In the midst of trying to legitimize his business dealings in New York City and Italy in 1979, aging Mafia Don Michael Corleone seeks to avow for his sins, while taking his nephew Vincent Mancini under his wing.
A Puerto Rican ex-con pledges to stay away from his former drug dealing ways but finds himself being dragged back by his past connections and the naive machinations of his lawyer and best friend. Hoping to raise enough money to get away from New York, Carlito Brigante takes on the job of running a nightclub, renews an affair with a dancer but old associates and old instincts suck him back into a world of violence and mistrust.Written by
Keith Loh <firstname.lastname@example.org>
The first scheduled shoot was actually the Grand Central climax, but this had to be rethought when Al Pacino showed up on crutches. Instead, the ill-fated drug deal in the pool hall, kickstarted production. This was a scene that the studio originally asked Brian De Palma to make shorter. De Palma actually extended the scene but used tension building techniques that tricked the studio execs into thinking it was shorter and therefore loving it. See more »
Near the end of the film when Carlito is getting his money
from the lockbox under the bar, he opens it to see 2 stacks of $100 bills. The face pictured on the bills is not Benjamin Franklin, but Ulysses S. Grant, who should be on the $50 bill. See more »
Somebody's pulling me close to the ground... I can sense, but I can't see. I ain't panicked. I've been here before. Same as I got popped on 104th street. Don't take me to no hospital, please. Fuckin' emergency rooms don't save nobody. Sons of bitches pop you at midnight, when all they got is a Chinese intern, with a dull spoon. Oh look at these suckers. Scrambling around... What for? My Puerto Rican ass ain't supposed to have made it this far. Most of my crew got washed a long time...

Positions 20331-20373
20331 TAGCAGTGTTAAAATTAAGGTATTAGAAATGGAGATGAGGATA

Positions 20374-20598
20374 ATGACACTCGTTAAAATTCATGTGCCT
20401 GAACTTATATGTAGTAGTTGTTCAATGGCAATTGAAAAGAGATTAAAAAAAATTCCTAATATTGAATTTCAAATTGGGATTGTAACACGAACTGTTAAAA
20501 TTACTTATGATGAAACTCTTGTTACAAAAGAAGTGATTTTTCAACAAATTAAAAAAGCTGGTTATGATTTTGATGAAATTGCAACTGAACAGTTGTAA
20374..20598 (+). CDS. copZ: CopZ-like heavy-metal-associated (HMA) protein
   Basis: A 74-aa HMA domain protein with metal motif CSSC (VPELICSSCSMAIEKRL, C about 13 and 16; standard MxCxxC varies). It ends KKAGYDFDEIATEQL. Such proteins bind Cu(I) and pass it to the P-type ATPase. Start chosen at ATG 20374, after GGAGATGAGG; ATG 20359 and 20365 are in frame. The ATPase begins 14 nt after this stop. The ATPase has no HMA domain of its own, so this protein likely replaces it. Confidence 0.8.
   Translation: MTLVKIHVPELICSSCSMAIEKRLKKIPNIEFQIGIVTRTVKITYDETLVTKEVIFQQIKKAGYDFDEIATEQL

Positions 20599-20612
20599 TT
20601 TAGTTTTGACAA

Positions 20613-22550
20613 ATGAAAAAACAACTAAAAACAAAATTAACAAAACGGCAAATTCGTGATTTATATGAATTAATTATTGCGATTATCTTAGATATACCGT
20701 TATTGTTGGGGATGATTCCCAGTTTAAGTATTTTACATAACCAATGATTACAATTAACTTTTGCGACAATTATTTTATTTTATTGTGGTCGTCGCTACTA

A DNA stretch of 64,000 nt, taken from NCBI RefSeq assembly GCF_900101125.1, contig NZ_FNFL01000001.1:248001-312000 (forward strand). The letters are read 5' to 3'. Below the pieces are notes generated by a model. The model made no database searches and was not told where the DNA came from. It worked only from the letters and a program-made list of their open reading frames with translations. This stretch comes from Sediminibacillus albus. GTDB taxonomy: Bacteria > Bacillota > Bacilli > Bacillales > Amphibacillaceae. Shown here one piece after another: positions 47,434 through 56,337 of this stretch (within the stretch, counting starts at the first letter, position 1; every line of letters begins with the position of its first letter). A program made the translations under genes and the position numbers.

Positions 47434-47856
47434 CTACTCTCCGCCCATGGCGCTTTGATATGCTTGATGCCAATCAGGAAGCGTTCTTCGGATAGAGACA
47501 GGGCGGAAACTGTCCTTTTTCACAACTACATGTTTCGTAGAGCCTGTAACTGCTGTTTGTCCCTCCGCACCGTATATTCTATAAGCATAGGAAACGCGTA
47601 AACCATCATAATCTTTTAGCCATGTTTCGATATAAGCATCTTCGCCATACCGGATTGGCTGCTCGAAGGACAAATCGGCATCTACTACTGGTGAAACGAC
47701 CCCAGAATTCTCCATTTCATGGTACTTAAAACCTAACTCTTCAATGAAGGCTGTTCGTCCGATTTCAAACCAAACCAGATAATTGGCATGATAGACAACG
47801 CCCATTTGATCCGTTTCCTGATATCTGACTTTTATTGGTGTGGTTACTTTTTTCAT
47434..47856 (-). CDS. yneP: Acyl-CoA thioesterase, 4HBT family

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What can I say about such a movie? Simply brilliant. I make a point of watching this movie each year and every time I watch it I simply fall in love with it even more. The direction is brilliant as is Pacino's superb on-time acting. Al deserves an Oscar for this flick. As human beings, we love story telling. It's in out nature, and this story is excellent. As mentioned before in a previous review, Carlito's way is Scarface with feeling. Simply involving. I would dare say it does leave you on the edge of your chair with great anticipation, probably due to Pacino's on screen presence and experienced acting mannerisms. Penn, once again is brilliant and shines through as the high-classed, cocaine addicted Kleinfeld. If you have not seen this movie, do yourself a favour. Rent it out, dim the lights, snuggle up tight with your loved one and enjoy one of the greatest movies of all time. 9 out of 10.
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